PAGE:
Between Property and the estate cakes, Torts and the various tortes, and all the other cookies and pastry I've tackled in an effort to avoid my reading, I've amassed a fairly sizable repertoire. A batch of cookies is the work of minutes. Scones are a no-brainer. And I can probably make shortbread in my sleep.
Yeast breads, however, are a whole different game. I have been reluctant to futz with yeast, mostly because the usual reason for futzing with yeast is a desire to bake bread, and I feel no need to bake bread because I live within walking distance of Clear Flour. (If the French buy their baguettes, I see no reason not to do the same.)
I wanted to do something to mark the end of law school, however, and so when we had that wet, blustery day earlier this week, I went through my recipe bookmarks and dug out a recipe for English muffins.
I'm no stranger to cooking English muffins. ONCE Brunch featured spectacular egg, cheese and bacon breakfast sandwiches on homemade English muffins, and I minded the griddle when we were turning out the last few batches. Cooking the muffins is the easy part, however. From what I could tell, it was a difficult dough - very wet and very sticky. Almost slimy, to be honest.
The British recipe I'd bookmarked didn't look too bad, though. I figured that even if they ended up a complete and total failure, all I'd lose would be some flour and yeast and a little vegetable oil. And so I roughed the conversions from metric to imperial, and got out a mixing bowl.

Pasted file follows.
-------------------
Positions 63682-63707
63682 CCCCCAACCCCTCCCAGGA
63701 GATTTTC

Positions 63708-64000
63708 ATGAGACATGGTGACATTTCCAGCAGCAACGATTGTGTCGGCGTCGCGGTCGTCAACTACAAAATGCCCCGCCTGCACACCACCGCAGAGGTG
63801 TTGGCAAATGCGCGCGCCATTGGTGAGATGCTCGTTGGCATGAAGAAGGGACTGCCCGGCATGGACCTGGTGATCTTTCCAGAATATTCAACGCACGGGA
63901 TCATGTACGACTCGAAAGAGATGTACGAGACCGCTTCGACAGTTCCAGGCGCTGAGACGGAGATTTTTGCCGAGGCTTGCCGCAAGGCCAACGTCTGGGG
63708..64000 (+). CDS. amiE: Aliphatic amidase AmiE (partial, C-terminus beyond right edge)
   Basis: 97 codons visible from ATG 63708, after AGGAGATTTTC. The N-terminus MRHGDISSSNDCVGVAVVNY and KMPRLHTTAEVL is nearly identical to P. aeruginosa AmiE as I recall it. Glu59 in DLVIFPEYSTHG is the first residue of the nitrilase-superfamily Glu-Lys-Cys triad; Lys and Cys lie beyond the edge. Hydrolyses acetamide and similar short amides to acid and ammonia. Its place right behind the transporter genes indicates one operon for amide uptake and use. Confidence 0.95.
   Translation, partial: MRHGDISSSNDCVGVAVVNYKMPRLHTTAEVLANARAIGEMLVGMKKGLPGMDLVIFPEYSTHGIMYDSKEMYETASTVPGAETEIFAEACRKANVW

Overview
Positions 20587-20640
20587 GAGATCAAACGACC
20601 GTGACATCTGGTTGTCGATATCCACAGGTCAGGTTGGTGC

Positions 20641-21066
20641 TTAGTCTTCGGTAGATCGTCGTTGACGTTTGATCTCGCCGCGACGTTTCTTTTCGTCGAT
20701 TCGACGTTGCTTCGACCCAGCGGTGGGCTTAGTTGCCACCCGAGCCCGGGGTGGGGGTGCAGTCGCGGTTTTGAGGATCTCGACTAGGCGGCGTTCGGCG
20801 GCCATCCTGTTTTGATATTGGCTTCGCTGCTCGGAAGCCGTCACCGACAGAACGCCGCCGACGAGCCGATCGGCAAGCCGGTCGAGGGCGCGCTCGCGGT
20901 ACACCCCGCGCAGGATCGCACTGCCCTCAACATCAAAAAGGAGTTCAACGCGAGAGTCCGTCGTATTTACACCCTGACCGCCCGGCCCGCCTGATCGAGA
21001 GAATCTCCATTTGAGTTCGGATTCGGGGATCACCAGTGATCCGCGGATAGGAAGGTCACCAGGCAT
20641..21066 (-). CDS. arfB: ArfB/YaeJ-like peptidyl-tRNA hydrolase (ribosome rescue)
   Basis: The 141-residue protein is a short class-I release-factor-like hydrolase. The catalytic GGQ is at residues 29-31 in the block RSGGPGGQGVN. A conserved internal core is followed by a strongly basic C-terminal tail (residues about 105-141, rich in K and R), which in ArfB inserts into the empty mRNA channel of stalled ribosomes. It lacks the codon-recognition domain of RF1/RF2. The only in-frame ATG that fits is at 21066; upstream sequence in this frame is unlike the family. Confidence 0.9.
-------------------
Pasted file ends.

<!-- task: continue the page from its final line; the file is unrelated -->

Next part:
Three hours later, I had these on my kitchen counter:
Suffice to say, my fears were completely unfounded. English muffin dough is on the wet side, but the oil keeps it from being unmanageably sticky. Mixing it up wasn't much more involved than making fresh pasta, and griddling muffins is far, far quicker than stuffing ravioli.
And then I had this for afternoon tea:
I think I'm a yeast bread convert. I even have my eye on a sticky finger bun recipe to tackle next.English Muffins
Adapted from this recipe.
(Makes one dozen. Extras can be frozen.)
Get out a big bowl. Dump in three and a half cups of all-purpose or bread flour, two teaspoons of salt, and one and a half teaspoons active dried yeast. Pour in one-and-a-half cups of warm water and a tablespoon of mild vegetable oil (canola or sunflower.)
Stick a hand into the bowl and start mixing. You'll have a sticky mess at first, which will gradually coalesce into a slightly less sticky mess, and eventually you'll have a sticky ball of dough.
Turn out your sticky ball of dough on a clean countertop. Do not add extra flour. Knead for fifteen to twenty minutes, or until the dough still sticks somewhat to the countertop, but is fairly smooth and elastic.
Shape the dough into a round and put it back in the mixing bowl. Cover with plastic wrap. Leave in a warm place until it doubles in size (around an hour or so.)
Remove the plastic wrap, and deflate the dough by gently pressing on it. Divide the dough into a dozen pieces; shape each piece into a round.
Place the rounds on baking trays and leave in a warm place to rise. (You can cover them with damp tea-towels, but to be honest, I never seem to have enough clean tea-towels around, and it doesn't seem to matter too much.)
Once the rounds have risen, set a cast iron frying pan or griddle on the stove. Turn the heat to medium low, and add a tiny bit of vegetable oil, just enough to create a sheen in the pan.
Cook the muffins in batches. They will expand slightly, so don't overcrowd the pan.
The muffins need about five to six minutes on each side to turn golden brown. (You may need to adjust the temperature if they're cooking too quickly or slowly.) When cooked, they'll sound hollow if you tap them.
Transfer the cooked muffins to a cooling rack. Serve immediately, or allow to cool and keep in an airtight container.
To serve the muffins, split them in half by piercing them around their circumference with a fork, and then gently pulling apart the two halves. (Don't use a knife. It ruins the texture.) Toast if you like. Serve with plenty of butter and jam.